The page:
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Is getting rid of car parks a solution to the housing crisis?

Car park

Car parks take up enough space for at least 350,000 homes in the UK. Dr Ashley Hayden Is getting rid of some to free up space while promoting sustainable transport a solution to the UK's housing shortage?

Parking is entrenched into our DNA. Yet in our digital and technologically-driven world, parking has – ironically – become a common source of complaint about modern urban life. The average motorist in the UK spends nearly four days every year looking for parking spaces. Is eradicating parking spaces in urban landscapes a utopian vision? Is parking really fit for the modern world?  

The RAC Foundation estimates that there are between 17,000 and 20,000 non-residential car parks in the UK, including those run by councils, commercial parking companies, shops, hospitals, businesses, railway stations and airports. Between them they provide 3-4 million car parking spaces. Taking the minimum size for parking spaces and football pitches as a guide, that’s between 8,500 and 11,300 football pitches. 

Or, if we use the minimum space standards for a three-bedroom house and garden as a guide, that’s space for approximately 360,000-480,000 family homes, and probably up to seven or eight times as many flats. These are rough calculations, obviously.

"The drive to reduce parking provision in urban environments is spreading across the world"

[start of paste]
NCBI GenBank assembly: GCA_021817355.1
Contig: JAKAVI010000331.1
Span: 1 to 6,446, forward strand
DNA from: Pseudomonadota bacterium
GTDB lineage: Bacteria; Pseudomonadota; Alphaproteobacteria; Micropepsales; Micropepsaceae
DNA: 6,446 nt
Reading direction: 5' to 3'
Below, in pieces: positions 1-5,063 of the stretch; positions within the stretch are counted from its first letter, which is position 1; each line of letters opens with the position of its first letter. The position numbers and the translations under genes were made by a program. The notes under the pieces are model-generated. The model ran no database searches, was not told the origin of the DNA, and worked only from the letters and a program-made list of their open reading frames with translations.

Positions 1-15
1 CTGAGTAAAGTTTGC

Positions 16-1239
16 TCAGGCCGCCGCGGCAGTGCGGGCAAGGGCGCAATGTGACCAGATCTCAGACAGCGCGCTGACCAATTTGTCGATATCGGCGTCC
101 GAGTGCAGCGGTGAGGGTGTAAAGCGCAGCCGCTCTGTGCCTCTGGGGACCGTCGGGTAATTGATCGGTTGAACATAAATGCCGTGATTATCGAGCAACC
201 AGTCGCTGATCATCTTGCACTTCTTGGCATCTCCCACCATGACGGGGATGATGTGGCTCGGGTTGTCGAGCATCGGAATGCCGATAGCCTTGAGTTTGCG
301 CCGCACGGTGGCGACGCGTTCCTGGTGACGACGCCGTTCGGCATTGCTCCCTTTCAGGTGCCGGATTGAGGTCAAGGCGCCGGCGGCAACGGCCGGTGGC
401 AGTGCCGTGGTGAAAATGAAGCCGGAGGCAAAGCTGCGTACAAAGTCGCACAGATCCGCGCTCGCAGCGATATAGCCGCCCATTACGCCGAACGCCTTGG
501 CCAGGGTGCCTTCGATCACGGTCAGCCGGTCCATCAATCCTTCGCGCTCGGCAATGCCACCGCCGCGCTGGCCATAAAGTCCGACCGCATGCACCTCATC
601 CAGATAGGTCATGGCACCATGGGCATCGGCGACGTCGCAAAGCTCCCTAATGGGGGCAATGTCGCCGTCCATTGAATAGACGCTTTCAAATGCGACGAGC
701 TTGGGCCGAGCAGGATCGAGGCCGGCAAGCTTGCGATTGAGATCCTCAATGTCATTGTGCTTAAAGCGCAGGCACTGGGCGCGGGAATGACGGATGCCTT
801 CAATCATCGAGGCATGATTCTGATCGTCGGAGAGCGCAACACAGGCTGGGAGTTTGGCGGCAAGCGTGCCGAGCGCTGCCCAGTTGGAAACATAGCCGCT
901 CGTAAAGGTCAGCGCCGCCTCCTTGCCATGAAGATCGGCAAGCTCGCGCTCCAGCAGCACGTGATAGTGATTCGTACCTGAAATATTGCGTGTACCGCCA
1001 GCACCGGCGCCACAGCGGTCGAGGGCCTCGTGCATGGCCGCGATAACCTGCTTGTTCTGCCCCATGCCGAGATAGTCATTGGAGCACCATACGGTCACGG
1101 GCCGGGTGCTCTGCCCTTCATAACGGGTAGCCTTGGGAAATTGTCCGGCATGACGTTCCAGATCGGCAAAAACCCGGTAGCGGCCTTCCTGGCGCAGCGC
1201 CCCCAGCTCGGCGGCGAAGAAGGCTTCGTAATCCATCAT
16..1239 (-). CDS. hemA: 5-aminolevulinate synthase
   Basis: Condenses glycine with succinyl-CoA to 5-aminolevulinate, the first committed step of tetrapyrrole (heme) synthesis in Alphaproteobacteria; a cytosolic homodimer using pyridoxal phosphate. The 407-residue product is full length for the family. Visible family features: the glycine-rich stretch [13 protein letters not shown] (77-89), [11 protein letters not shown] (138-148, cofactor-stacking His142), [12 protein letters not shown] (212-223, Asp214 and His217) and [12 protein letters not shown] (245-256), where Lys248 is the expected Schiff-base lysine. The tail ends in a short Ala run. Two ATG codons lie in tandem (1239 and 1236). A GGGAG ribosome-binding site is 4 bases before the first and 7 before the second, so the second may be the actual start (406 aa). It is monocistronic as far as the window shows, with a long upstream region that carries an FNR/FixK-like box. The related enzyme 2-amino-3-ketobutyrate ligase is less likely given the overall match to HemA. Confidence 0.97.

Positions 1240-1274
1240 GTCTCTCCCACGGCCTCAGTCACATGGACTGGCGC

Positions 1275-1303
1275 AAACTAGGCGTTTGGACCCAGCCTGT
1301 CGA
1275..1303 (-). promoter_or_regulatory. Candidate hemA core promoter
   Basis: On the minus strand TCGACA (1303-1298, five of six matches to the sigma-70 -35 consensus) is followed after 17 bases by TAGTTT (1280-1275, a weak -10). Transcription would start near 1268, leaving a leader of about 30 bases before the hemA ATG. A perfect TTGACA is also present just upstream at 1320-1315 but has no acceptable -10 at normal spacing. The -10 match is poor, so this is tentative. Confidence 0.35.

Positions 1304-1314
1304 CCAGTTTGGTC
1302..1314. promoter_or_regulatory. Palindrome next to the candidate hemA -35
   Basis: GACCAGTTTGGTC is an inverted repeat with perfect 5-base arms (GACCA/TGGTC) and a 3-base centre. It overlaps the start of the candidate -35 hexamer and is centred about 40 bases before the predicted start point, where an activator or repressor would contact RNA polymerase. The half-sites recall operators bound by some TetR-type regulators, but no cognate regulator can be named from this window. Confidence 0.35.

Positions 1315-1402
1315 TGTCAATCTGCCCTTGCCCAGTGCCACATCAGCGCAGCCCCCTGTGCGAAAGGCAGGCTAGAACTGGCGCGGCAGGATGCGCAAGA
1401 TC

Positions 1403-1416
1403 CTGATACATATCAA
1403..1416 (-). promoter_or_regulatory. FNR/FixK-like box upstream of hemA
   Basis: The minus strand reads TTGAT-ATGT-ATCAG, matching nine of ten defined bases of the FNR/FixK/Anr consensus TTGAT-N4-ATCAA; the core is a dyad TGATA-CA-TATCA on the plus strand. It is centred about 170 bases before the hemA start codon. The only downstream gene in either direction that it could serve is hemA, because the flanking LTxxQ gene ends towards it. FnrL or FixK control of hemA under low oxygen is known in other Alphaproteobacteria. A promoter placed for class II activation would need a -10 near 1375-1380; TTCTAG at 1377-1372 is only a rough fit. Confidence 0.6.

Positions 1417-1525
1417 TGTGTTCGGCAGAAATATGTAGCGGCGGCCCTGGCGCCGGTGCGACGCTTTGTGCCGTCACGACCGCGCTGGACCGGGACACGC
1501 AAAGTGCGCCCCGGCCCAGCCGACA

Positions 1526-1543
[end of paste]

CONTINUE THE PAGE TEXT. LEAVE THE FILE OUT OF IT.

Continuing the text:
The UK’s government housing target is to build 300,000 homes a year. However, other commentators suggest this figure needs to be much higher if we are to tackle the housing crisis in the UK. But the biggest constrain we face is enough space in the right places. Is one answer not simply to reduce car parking provision? 

The drive to reduce parking provision in urban environments is spreading across the world. For example, Paris has eliminated roughly 15,000 spaces since 2003 and other cities such as São Paulo, Beijing, Shenzhen and Guangzhou are adopting similar policies to reduce parking. 

A recent sustainable travel survey amongst staff and students at Oxford Brookes University found the majority of their car drivers want a real alternative to the car. Many respondents indicated they needed their car, but were willing to consider alternative forms of transport. The data clearly indicates a real appetite to make a switch to leave the car at home in favour of public transport, walking or cycling. So how should policy makers unlock this appetite?

As we look forward to the New Year, will this year represent a change for the transport menu or will the landscape remain unchanged? I pray for the former, but my head is telling me otherwise.

As planners, we have the ability to champion innovation to push the boundaries and create spaces and places. This once was imagined to only be a dream. Perhaps a place without cars where people only cycle, walk or use public transport to move from one place to another is the future. Is this place so hard to imagine? 

As a new government unfolds and takes shape, will new policies emerge to make a real difference and deliver the houses we so desperately need in the UK? Furthermore, surely reducing car parking demand will have positive impacts for the environment as we move towards achieving net zero emissions by 2050? What is for sure, is that new policies will emerge and planners must be at the forefront of this change. We must strive to implement groundbreaking policies – despite how unpopular they might seem. Planners must create the mould and go against stereotypical norms to inform and deliver new spaces and places.

Dr. Ashley Hayden MRTPI is sustainable travel manager for Oxford Brookes University

Photo | iStock


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